Researchers at Equador’s Biotechnology Research Centre (CIBE) have isolated the genes that are responsible for conferring resistance to black Sigatoka in the naturally resistant banana variety Musa Calcutta-4. Scientists have now been able to develop a protocol for the genetic transformation of banana cultivars Williams and Orito as well as the plantain cultivars Barraganete and Dominico. This involved creating the embryonic cell suspensions needed to complete these transformations. Black Sigatoka is caused by the fungus Mycosphaerella fijiensis, which affects the leaves of banana plants, leaving them discoloured and wilting.
The first sign of infection is small brown specks on the leaves. Depending on the inoculum pressure, the symptoms can develop so far that the entirety of the leaf becomes black. It is possible, for plants with high disease pressure, to be left with no viable leaves at all at the time of harvest. Black Sigatoka has been found in all major banana-growing regions, including the top banana producing country, India. It can reduce the yield of banana crops considerably, which has led many farmers to convert their plantations, opting to grow crops such as cacao instead.
It is hoped this new discovery will lead to the development of resistant varieties that still retain locally adapted traits. This has come at a good time for Ecuadorian banana growers, who have faced a tough year. Adverse weather coupled with black Sigatoka meant that yields for the first quarter of 2012 were lower than that for 2011. Meanwhile, the price of bananas was falling and farmers were struggling on this reduced income. This led the Ecuadorian government to step in, offering smallholder farms free treatment sprays to reduce the impact of black Sigatoka. Some farmers, however, had to wait months for the spray and were worried help may never arrive.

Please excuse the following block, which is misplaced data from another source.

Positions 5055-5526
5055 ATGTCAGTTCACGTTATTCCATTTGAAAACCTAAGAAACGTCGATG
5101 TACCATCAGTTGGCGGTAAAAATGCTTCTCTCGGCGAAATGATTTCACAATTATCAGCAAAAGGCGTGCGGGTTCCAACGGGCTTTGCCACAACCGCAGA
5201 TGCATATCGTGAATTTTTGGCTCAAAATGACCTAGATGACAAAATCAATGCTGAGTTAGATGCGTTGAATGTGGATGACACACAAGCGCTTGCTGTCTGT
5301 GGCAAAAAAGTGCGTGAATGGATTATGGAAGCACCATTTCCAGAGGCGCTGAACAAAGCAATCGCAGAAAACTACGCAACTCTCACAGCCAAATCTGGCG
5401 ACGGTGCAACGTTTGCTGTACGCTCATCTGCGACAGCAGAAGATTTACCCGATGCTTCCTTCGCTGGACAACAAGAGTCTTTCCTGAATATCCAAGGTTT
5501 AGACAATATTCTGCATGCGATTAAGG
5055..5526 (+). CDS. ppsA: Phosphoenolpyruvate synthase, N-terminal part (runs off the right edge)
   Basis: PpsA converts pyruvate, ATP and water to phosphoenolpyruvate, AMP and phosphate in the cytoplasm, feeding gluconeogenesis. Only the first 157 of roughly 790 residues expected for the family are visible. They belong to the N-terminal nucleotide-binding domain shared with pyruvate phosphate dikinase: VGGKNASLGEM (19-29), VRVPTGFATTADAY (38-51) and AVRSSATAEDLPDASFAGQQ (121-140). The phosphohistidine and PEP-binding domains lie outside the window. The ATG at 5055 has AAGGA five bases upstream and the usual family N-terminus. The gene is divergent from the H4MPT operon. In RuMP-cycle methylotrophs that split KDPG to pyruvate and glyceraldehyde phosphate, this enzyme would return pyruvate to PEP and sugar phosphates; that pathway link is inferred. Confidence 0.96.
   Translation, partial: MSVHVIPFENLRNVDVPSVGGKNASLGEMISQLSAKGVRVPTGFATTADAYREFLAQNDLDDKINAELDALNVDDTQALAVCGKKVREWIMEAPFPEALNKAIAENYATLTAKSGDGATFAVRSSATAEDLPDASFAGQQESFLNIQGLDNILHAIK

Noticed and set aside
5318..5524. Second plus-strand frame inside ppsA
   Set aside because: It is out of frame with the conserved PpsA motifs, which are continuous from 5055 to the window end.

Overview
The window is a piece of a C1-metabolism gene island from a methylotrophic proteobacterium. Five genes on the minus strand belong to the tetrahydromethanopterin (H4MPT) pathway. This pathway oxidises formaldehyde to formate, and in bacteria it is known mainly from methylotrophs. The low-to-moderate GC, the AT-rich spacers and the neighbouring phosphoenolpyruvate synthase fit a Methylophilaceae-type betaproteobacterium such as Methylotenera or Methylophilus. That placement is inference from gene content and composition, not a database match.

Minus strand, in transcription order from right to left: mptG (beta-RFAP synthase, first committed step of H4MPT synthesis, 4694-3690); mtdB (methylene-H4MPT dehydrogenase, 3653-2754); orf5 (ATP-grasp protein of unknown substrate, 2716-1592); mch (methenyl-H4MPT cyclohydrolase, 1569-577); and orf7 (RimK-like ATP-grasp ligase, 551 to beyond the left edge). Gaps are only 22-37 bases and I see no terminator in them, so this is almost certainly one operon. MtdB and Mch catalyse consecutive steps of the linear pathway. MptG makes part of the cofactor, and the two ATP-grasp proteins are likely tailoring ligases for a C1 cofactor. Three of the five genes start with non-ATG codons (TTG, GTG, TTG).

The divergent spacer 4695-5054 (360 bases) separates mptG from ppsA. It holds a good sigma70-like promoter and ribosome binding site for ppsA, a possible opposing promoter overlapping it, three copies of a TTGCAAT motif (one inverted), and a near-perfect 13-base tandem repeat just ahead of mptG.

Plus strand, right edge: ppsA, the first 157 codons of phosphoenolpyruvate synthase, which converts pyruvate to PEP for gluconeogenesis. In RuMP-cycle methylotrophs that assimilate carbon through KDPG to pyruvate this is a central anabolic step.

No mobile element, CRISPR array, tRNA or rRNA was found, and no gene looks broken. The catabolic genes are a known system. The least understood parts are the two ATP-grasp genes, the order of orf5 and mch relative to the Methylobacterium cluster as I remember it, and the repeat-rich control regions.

New varieties, developed to contain resistant genes, are hoped to produce higher yields, benefitting the farmer. Moreover, the addition of resistant genes will reduce the fungicides that are currently required, saving the farmers money, easing stress on the environment and reducing the risk of agrochemical poisoning to workers.
Related News & Blogs
CABI scientists from its centres in India and Switzerland joined forces with colleagues from the Koppert Foundation to deliver a two-day training on using biological controls as part of an Integrated Pest Management approach to fighting crop pests and…
10 March 2020